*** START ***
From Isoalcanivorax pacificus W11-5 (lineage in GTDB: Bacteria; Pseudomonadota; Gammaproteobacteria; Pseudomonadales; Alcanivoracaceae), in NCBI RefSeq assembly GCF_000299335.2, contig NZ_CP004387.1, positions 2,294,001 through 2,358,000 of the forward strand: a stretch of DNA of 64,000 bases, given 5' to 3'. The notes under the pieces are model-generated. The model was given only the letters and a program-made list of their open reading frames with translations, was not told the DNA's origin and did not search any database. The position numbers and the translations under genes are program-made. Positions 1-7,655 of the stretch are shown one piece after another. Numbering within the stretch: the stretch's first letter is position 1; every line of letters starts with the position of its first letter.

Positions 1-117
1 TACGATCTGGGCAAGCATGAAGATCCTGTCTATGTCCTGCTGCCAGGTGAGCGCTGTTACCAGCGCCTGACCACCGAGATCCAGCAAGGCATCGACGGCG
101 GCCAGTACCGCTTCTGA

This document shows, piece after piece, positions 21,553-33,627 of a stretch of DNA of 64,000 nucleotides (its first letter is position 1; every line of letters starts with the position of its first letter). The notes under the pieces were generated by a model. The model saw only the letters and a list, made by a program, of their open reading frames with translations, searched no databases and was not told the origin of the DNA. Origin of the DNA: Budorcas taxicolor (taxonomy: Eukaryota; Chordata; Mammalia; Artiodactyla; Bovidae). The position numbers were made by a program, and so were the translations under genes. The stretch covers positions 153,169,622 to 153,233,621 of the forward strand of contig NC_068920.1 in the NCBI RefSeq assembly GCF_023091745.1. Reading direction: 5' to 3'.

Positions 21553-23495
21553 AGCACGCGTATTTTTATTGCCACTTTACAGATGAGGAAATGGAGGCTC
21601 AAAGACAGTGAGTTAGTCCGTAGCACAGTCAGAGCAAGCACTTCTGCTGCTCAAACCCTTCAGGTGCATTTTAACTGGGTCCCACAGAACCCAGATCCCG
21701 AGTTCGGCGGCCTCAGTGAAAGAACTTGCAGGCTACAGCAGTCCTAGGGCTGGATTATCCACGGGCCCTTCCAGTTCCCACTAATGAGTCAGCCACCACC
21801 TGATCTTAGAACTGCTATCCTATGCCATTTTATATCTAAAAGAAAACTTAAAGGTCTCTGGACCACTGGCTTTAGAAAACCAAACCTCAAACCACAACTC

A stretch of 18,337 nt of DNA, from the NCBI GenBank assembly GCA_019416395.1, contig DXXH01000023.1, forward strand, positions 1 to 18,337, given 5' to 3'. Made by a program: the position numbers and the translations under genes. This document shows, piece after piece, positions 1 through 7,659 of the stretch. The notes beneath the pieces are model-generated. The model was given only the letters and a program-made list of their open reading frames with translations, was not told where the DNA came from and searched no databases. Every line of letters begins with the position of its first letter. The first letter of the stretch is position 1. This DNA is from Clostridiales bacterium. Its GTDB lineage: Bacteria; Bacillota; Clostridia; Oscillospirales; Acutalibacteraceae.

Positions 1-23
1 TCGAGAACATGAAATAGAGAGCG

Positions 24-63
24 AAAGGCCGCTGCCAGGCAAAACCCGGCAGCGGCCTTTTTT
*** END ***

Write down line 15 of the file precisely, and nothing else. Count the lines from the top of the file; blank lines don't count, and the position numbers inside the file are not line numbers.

24 AAAGGCCGCTGCCAGGCAAAACCCGGCAGCGGCCTTTTTT